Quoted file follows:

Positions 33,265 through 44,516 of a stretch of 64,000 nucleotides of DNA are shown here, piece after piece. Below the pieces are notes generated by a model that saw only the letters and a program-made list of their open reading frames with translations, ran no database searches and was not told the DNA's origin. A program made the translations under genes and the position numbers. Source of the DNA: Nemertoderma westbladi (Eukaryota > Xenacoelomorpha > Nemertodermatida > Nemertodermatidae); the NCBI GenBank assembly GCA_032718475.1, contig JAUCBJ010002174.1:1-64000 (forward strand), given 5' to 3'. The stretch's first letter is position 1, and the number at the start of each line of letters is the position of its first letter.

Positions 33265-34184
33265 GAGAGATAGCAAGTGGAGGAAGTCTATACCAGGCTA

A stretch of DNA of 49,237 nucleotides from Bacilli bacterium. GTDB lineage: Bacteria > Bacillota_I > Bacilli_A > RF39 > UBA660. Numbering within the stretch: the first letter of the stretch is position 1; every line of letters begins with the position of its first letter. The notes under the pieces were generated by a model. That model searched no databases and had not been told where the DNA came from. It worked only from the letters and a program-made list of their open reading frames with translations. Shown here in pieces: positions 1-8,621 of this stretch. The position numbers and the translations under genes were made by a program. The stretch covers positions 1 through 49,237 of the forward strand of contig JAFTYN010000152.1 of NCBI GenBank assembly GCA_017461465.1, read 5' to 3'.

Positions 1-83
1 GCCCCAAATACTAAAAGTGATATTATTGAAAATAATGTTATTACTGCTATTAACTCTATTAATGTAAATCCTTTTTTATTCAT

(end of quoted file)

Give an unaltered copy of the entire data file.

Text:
Positions 33,265 through 44,516 of a stretch of 64,000 nucleotides of DNA are shown here, piece after piece. Below the pieces are notes generated by a model that saw only the letters and a program-made list of their open reading frames with translations, ran no database searches and was not told the DNA's origin. A program made the translations under genes and the position numbers. Source of the DNA: Nemertoderma westbladi (Eukaryota > Xenacoelomorpha > Nemertodermatida > Nemertodermatidae); the NCBI GenBank assembly GCA_032718475.1, contig JAUCBJ010002174.1:1-64000 (forward strand), given 5' to 3'. The stretch's first letter is position 1, and the number at the start of each line of letters is the position of its first letter.

Positions 33265-34184
33265 GAGAGATAGCAAGTGGAGGAAGTCTATACCAGGCTA

A stretch of DNA of 49,237 nucleotides from Bacilli bacterium. GTDB lineage: Bacteria > Bacillota_I > Bacilli_A > RF39 > UBA660. Numbering within the stretch: the first letter of the stretch is position 1; every line of letters begins with the position of its first letter. The notes under the pieces were generated by a model. That model searched no databases and had not been told where the DNA came from. It worked only from the letters and a program-made list of their open reading frames with translations. Shown here in pieces: positions 1-8,621 of this stretch. The position numbers and the translations under genes were made by a program. The stretch covers positions 1 through 49,237 of the forward strand of contig JAFTYN010000152.1 of NCBI GenBank assembly GCA_017461465.1, read 5' to 3'.

Positions 1-83
1 GCCCCAAATACTAAAAGTGATATTATTGAAAATAATGTTATTACTGCTATTAACTCTATTAATGTAAATCCTTTTTTATTCAT